Audio Modeling instead of gigs and gigs of sampling...

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  • Jon Watte
    Jon Watte Member Posts: 77 Advisor

    As a software developer, I can tell you that, for someone whose main focus is music DSP processing, dealing with network downloads, installers, file systems, anti-virus, and the UI of all of this, would be much harder and generally outside their comfort zone.

    Programmers have specializations, just like doctors, or DJs. Physical modeling has a long history of research, and lots of good algorithms in published papers one could implement. It's more a question of where the demand is. If you make a physically modeled instrument that requires four different control channels of input, you'll see a few of them to a very specialized clientele. If you make an instrument that sounds flashy and fantastic when you just press a key on the keyboard, you will sell many more of them, to another clientele.

    If the "I really want the most control" crowd had lots of money and was willing to pay tens of thousands of dollars per instrument, maybe we'd see more of them...

  • Kubrak
    Kubrak Member Posts: 2,761 Expert

    I would add that part of problems may also be that installation center deals with licencing system. If someone breaks in that system, it might be substantial loss for NI. So, there must be techniques used to make decompiling as hard as possible. And it on the other side may make finding and removing bugs rather difficult....

    I do not know programmer that likes working on user interface. It is the second least interesting thing to do. The first is program documentation and user guide.

  • LostInFoundation
    LostInFoundation Member Posts: 4,036 Expert

    And in fact I was talking about the Native Access team. Which main focus is exactly “network downloads, installers, file systems, anti-virus, and the UI of all of this”. NI is a big company with specialized team, each team has its own task, as they always say. Is not like a family business where the guy that makes one job at the end of the day also clean the floor. This team comfort zone is exactly those points. They’ve been hired for this. They are not the guys that provides us also the instruments

  • DunedinDragon
    DunedinDragon Member Posts: 280 Pro

    If you have a programmer working on user manuals and documentation you need to have a bigger team with more specialization. But that goes a long way toward explaining why some manuals are no help at all.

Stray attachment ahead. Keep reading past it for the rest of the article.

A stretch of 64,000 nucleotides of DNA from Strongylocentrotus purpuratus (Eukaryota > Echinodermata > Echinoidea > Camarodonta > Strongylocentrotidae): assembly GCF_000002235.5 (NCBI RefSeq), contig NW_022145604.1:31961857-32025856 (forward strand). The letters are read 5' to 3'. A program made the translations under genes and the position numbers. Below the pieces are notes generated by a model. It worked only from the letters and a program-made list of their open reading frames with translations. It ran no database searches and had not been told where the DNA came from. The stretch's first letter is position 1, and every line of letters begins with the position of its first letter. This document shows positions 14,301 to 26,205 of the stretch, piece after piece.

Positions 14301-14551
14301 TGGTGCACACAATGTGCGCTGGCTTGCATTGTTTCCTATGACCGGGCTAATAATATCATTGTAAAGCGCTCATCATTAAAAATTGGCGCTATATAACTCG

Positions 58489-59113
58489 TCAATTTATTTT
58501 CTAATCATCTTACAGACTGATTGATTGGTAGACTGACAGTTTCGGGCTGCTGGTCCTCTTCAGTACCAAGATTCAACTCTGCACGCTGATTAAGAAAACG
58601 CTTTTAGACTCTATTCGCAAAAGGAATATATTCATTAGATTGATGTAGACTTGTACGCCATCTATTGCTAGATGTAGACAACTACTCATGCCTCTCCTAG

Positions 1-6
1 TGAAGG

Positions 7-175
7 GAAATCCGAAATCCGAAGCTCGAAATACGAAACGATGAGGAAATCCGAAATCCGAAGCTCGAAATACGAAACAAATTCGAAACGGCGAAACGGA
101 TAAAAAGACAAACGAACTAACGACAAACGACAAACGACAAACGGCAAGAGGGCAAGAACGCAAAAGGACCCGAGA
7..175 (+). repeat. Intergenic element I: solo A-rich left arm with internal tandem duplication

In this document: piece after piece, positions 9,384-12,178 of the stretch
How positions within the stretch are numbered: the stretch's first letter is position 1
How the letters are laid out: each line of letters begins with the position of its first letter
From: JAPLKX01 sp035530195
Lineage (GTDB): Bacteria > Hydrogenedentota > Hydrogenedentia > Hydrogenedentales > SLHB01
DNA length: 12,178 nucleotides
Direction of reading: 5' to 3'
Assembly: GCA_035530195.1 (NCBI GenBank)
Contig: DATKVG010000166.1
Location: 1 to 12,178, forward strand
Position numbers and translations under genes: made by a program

• nightjar
    nightjar Member Posts: 1,241 Guru

    User Interface is hugely important and should not be done by anyone uninterested in it.

    Not giving proper regard to the user experience is tremendous failure with many products.

  • nightjar
    nightjar Member Posts: 1,241 Guru
    edited May 2023

    From the quote:  If you make a physically modeled instrument that requires four different control channels of input, you'll see a few of them to a very specialized clientele. If you make an instrument that sounds flashy and fantastic when you just press a key on the keyboard, you will sell many more of them, to another clientele.

    This is not take into account the concept of having a new AI product category that performs the modeled instrument (under a variable degree of guidance from the user) controlling MORE than 4 different control channels. This would be a fascinating and rich area for growth. This AI product could "listen" to other parts and adjust with nuanced articulations, potentially far more expressive than the limits of sampled instruments.

    This will be a HUGE new thing for creative music making.

    And would serve the needs of all clientele using the same modeled instrument. No need to separate the fundamental instrument between a "very specialized clientele" and those wanting to just press a key.

  • Kubrak
    Kubrak Member Posts: 2,761 Expert
    edited May 2023

    @nightjar Yes, user interface is important. But the least interesting thing to do.

  • nightjar
    nightjar Member Posts: 1,241 Guru
    edited May 2023

    That's a matter of opinion. Some people find it very interesting.

    Some people enjoy optimizing workflow and usability and designing a smart user interface is a primary thing.

    In fact, whatever the sound generating instrument lay underneath, the user interface has become the more distinguishing feature.

  • Kubrak
    Kubrak Member Posts: 2,761 Expert

    I do not know any.

    People have various preferences, so I would not be surprised if there are few programmers that enjoy working on UI.

  • nightjar
    nightjar Member Posts: 1,241 Guru

    There are specialists for this on a product team. My daughter and son-in-law are both industrial designers and this is the type of thing they do. It is a passion.

  • PulseCode
    PulseCode Member Posts: 131 Helper

    I agree, audio modling did it, and it does not cost 1000s of dollars...

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